Criticism of Brunei over homosexuality laws very warranted, but let’s not forget Iran
Apr 5, 2019 | Judy Maynard
Calls by big name celebrities like George Clooney and Elton John to boycott London’s Dorchester and other luxury hotels owned by the Sultan of Brunei have helped focus international attention on the sultanate’s implementation this week of capital punishment for homosexual sex. Homosexuality is already illegal and punishable by up to ten years imprisonment in Brunei.
Sharia penalties, including death for a number of offences, came into force in 2014 in the tiny Southeast Asia state, but due to an international outcry the implementation of some measures was delayed. However, the punishment of stoning to death for adultery and homosexual sex has now come into effect. The UN has described the laws as cruel and inhumane.
But Brunei is not the only country where gay sex is punishable by death – Saudi Arabia, Yemen and Mauritania are other examples. The most notorious, however, is probably Iran where, according to Amnesty International, more than 5,000 gay and lesbian people have been executed since the revolution in 1979. Numbers are difficult to estimate due to the secrecy surrounding executions. Those cases that have been reported in the media are horrendous.
According to Alireza Nader, CEO of the Washington DC-based research and advocacy organisation New Iran, Iran’s LGBT community has lived in terror for the past 40 years. “Next time [Iran’s] Foreign Minister Zarif speaks in Washington,” he said, “the host and audience should ask him why his regime is one of the top executioners of gays in the world.”
In 2007 a visiting Iranian politician, Mohsen Yahyavi, told British MPs that “Homosexuals deserve to be tortured and executed”. Two months earlier, then Iranian President Mahmoud Ahmadinejad had been widely ridiculed for saying there were no gays in his country.
LGBTQI rights groups say Iran often executes gay people for consensual sex by convicting them on false charges for more serious crimes. This would seem to be borne out by a report from the US Department of State in 2011 describing the case of three men who were executed for sodomy:
While the circumstances of the case remained unclear at year’s end, the fact that they were executed on sodomy charges alone, and not sodomy by coercion or rape, which was normally how sodomy was charged, was significant. It was also the first case in many years in which the only declared charge was sodomy and not combined with other criminal acts, such as rape and armed robbery or national security crimes.
An example of this ambiguity arose in 2005, when two teenagers were publicly hanged in the Iranian city of Mashhad. According to the official Iranian version, this was for the rape of a 13-year-old boy, however LGBTQI rights groups in the West claimed it was for consensual homosexual intercourse. What is unambiguous is the fact that both of those executed were minors.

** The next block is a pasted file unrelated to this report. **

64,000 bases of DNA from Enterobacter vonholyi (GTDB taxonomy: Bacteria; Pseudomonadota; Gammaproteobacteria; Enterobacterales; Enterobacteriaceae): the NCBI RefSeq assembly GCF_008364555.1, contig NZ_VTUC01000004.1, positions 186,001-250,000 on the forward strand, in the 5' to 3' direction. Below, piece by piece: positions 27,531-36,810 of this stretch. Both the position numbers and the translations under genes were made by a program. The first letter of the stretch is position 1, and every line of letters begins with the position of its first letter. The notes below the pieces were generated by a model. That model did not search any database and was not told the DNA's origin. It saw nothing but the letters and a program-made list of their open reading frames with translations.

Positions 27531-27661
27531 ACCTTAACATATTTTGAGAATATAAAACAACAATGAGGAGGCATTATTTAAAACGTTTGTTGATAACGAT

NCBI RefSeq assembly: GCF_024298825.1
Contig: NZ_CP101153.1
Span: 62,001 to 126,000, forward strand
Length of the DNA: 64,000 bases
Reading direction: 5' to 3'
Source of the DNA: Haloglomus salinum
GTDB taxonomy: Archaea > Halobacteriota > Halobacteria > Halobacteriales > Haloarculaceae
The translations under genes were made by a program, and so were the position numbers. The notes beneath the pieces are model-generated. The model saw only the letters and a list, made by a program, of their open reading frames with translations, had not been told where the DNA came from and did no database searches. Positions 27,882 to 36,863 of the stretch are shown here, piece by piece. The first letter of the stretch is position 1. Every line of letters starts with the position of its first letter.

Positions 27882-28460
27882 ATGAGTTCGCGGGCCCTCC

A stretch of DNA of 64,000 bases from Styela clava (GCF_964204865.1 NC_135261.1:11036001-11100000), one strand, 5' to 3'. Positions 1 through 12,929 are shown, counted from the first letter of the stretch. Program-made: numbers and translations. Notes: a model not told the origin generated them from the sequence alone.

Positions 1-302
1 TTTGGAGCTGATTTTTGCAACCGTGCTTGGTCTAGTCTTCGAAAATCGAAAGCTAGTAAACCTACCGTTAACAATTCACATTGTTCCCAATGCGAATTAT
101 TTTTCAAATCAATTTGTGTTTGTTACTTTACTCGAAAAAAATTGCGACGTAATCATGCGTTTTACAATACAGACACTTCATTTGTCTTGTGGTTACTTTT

In 2007, Makwan Mouloudzadeh, 20, was hanged for raping three boys when he was 13. At his trial all the witnesses retracted their pre-trial testimonies, claiming they had been given under duress. The accused said that his confession, too, had been made under coercion and he pleaded not guilty. He was nevertheless found guilty and sentenced to death. The sentence was upheld on appeal. Following international uproar and a detailed petition submitted to the Iranian Chief Justice, the latter described the death sentence as a violation of Islamic teachings, the religious teachings of high-ranking clerics, and the law of the land. The case was returned for review, but in defiance of the Chief Justice’s ruling the review judges ratified the original sentence and ordered local authorities to proceed with the execution.
Hassan Afshar, 19, was executed in 2016 for supposedly raping another boy. He was only 17 at the time of the alleged crime, which he denied, maintaining that the sexual acts were consensual. At his trial he had no access to a lawyer. Informed of his death penalty seven months after his conviction, he was executed in July even though officials had promised to review his case in September. His hanging took place behind closed doors without his family’s knowledge.
In January this year, an unidentified 31-year-old man was publicly hanged for homosexual intercourse and kidnapping, according to the state-controlled Iranian Students’ News Agency. Again, it is difficult to shed any light on the circumstances of the case.
Brunei certainly deserves to be condemned for its discriminatory laws, and every form of pressure should be applied to prevent their implementation. But we must not forget other countries with similarly notorious policies, especially Iran, where anti-gay laws may have already cost thousands of innocent people their lives.